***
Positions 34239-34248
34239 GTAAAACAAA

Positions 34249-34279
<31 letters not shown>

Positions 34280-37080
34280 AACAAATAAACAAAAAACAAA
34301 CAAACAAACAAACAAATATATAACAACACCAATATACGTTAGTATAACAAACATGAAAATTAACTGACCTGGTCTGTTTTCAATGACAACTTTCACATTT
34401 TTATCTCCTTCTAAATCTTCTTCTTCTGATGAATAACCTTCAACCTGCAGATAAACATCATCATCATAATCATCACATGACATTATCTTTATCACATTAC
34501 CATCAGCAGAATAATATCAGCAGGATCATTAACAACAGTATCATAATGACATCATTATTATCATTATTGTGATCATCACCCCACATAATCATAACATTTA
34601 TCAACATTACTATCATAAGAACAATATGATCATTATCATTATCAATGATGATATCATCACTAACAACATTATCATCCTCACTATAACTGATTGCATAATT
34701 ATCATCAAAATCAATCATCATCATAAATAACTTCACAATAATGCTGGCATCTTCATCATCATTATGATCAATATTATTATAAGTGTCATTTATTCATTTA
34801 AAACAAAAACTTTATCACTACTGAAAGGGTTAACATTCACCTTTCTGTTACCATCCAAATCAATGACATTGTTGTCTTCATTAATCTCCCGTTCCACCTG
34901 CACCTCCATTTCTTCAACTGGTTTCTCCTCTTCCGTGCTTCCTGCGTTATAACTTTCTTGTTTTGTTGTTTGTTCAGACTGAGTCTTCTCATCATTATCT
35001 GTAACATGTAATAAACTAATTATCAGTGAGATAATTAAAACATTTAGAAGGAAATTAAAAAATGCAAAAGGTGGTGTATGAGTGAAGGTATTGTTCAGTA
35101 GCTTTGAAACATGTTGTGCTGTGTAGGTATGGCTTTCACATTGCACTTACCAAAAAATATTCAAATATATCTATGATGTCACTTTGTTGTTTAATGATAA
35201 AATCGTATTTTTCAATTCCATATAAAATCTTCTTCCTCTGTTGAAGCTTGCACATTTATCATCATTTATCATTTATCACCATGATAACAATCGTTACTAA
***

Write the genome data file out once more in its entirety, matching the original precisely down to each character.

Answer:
Positions 34239-34248
34239 GTAAAACAAA

Positions 34249-34279
<31 letters not shown>

Positions 34280-37080
34280 AACAAATAAACAAAAAACAAA
34301 CAAACAAACAAACAAATATATAACAACACCAATATACGTTAGTATAACAAACATGAAAATTAACTGACCTGGTCTGTTTTCAATGACAACTTTCACATTT
34401 TTATCTCCTTCTAAATCTTCTTCTTCTGATGAATAACCTTCAACCTGCAGATAAACATCATCATCATAATCATCACATGACATTATCTTTATCACATTAC
34501 CATCAGCAGAATAATATCAGCAGGATCATTAACAACAGTATCATAATGACATCATTATTATCATTATTGTGATCATCACCCCACATAATCATAACATTTA
34601 TCAACATTACTATCATAAGAACAATATGATCATTATCATTATCAATGATGATATCATCACTAACAACATTATCATCCTCACTATAACTGATTGCATAATT
34701 ATCATCAAAATCAATCATCATCATAAATAACTTCACAATAATGCTGGCATCTTCATCATCATTATGATCAATATTATTATAAGTGTCATTTATTCATTTA
34801 AAACAAAAACTTTATCACTACTGAAAGGGTTAACATTCACCTTTCTGTTACCATCCAAATCAATGACATTGTTGTCTTCATTAATCTCCCGTTCCACCTG
34901 CACCTCCATTTCTTCAACTGGTTTCTCCTCTTCCGTGCTTCCTGCGTTATAACTTTCTTGTTTTGTTGTTTGTTCAGACTGAGTCTTCTCATCATTATCT
35001 GTAACATGTAATAAACTAATTATCAGTGAGATAATTAAAACATTTAGAAGGAAATTAAAAAATGCAAAAGGTGGTGTATGAGTGAAGGTATTGTTCAGTA
35101 GCTTTGAAACATGTTGTGCTGTGTAGGTATGGCTTTCACATTGCACTTACCAAAAAATATTCAAATATATCTATGATGTCACTTTGTTGTTTAATGATAA
35201 AATCGTATTTTTCAATTCCATATAAAATCTTCTTCCTCTGTTGAAGCTTGCACATTTATCATCATTTATCATTTATCACCATGATAACAATCGTTACTAA